Felix Mendelssohn's Symphony No. 5 was written as a tribute to the Protestant Reformation on the occasion of the third centenary of the Augsburg Confession (1530), the first official description of the principles of Lutheranism. The composer was a scholar of Baroque music and, in particular, of Johann Sebastian Bach, and so this symphony can be construed as a tribute to the moral and religious principles of the Eisenach-born composer. The symphony's programmatic structure traces the evolution of Lutheranism in Germany through the incorporation of different chorales and liturgical hymns, like the Dresdner Amen (Dresden amen) sequence by Johann Gottlieb Naumann or the chorale Ein feste Burg is unser Gott (A Mighty Fortress is our God) by Luther. Carry on reading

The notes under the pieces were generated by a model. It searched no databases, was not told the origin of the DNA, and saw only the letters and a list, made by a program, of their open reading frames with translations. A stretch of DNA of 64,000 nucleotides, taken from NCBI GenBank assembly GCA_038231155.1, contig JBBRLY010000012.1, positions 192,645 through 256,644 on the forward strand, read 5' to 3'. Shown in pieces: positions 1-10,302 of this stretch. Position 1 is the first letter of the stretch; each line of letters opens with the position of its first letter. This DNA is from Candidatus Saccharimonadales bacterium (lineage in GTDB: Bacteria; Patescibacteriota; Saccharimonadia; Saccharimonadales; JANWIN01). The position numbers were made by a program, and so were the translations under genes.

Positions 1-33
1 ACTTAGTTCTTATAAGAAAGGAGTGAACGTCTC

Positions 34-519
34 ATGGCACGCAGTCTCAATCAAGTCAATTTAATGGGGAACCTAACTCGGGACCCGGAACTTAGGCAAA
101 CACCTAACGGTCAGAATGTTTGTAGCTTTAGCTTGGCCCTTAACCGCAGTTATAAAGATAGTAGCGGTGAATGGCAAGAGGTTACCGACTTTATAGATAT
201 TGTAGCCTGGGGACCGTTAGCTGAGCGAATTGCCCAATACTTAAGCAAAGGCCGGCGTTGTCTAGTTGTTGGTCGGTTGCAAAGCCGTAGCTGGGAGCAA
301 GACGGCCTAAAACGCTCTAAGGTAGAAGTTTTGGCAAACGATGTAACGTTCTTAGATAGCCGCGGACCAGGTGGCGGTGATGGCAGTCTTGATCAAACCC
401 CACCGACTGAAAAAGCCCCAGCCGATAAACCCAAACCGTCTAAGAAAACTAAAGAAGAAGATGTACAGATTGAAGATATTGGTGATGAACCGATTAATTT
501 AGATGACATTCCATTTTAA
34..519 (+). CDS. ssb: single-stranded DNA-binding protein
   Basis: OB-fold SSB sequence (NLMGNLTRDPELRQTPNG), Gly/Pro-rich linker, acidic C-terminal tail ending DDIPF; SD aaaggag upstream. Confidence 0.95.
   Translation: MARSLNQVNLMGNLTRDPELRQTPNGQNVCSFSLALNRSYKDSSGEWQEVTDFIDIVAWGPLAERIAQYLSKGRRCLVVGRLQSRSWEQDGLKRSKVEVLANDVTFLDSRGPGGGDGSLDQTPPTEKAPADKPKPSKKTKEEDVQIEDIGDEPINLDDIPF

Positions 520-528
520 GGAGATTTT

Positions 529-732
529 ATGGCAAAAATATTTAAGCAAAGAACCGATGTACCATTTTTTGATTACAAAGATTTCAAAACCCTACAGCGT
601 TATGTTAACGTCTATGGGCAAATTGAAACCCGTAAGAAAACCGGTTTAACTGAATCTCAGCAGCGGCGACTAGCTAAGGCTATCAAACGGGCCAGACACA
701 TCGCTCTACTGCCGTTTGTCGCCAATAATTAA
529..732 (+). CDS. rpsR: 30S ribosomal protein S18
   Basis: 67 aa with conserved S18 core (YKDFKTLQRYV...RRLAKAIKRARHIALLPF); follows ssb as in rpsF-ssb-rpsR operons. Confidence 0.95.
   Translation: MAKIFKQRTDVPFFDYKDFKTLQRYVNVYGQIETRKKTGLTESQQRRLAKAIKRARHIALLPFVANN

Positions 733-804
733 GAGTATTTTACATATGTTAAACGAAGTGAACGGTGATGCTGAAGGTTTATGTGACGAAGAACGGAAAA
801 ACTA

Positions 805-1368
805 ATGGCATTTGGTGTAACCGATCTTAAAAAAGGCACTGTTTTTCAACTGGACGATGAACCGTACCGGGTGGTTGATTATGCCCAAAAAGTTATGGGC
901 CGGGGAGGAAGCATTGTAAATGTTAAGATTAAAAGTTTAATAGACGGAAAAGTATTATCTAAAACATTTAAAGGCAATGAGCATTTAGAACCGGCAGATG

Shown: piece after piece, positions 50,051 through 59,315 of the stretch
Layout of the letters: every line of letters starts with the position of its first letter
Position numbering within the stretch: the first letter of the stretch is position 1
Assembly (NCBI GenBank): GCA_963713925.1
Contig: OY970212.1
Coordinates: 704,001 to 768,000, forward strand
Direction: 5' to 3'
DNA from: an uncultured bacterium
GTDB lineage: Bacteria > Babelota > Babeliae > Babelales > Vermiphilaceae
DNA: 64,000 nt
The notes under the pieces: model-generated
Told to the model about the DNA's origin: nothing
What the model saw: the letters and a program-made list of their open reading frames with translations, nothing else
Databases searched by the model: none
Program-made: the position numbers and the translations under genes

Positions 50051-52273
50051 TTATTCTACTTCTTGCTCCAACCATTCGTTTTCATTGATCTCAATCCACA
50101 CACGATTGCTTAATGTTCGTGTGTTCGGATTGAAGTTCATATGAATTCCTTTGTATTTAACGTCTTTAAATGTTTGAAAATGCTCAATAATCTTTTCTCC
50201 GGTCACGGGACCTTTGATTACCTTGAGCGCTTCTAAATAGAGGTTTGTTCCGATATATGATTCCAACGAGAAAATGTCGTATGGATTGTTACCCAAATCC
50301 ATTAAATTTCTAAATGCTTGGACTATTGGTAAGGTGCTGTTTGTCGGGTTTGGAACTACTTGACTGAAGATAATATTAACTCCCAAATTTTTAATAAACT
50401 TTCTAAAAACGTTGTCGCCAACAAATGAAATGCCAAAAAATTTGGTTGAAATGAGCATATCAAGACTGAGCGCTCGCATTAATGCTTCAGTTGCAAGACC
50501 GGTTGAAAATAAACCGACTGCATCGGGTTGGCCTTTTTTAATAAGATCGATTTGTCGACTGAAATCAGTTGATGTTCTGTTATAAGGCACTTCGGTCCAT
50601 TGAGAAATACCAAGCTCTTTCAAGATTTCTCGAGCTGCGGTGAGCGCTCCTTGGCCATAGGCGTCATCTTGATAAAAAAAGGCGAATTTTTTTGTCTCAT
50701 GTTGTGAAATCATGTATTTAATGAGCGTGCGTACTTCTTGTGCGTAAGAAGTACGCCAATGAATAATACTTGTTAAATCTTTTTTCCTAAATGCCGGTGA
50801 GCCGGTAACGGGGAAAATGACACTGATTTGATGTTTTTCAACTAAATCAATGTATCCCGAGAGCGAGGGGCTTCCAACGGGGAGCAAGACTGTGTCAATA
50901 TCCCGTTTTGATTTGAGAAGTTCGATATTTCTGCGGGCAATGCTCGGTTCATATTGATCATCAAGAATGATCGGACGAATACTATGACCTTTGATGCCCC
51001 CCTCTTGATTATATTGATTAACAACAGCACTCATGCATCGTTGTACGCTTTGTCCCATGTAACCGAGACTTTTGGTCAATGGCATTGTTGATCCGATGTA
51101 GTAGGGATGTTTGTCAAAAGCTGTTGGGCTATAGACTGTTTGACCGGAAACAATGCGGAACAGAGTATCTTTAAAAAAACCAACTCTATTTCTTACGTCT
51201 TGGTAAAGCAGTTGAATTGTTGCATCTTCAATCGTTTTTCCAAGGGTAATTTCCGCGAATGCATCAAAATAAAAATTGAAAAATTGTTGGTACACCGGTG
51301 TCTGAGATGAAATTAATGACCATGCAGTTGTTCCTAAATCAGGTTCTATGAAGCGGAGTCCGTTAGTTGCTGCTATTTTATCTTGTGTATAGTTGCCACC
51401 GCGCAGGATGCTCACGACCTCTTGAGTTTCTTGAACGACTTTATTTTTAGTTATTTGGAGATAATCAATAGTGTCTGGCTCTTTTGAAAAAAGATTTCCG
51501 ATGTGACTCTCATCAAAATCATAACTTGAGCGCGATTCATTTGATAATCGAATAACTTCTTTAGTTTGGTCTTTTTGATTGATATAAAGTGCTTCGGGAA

In 1922, Arnold Schoenberg wrote a version for chamber orchestra of one of his Gurre-Lieder, composed between 1900 and1911 to accompany Chamber symphony No. 1, op. 9. In this version, where the lied is isolated from previous accompanying ones, listeners can focus on the variation and combination of motifs until, in the words of the composer, «a quasi-sonata form» is achieved.
In one of his few orchestral works, Anton Webern–one of Schoenberg's disciples and a leading member of the 20th century's avant-garde movement–resurrects the masterly six-voice fugue from Johann Sebastian Bach's Musikalisches Opfer (Musical Offering).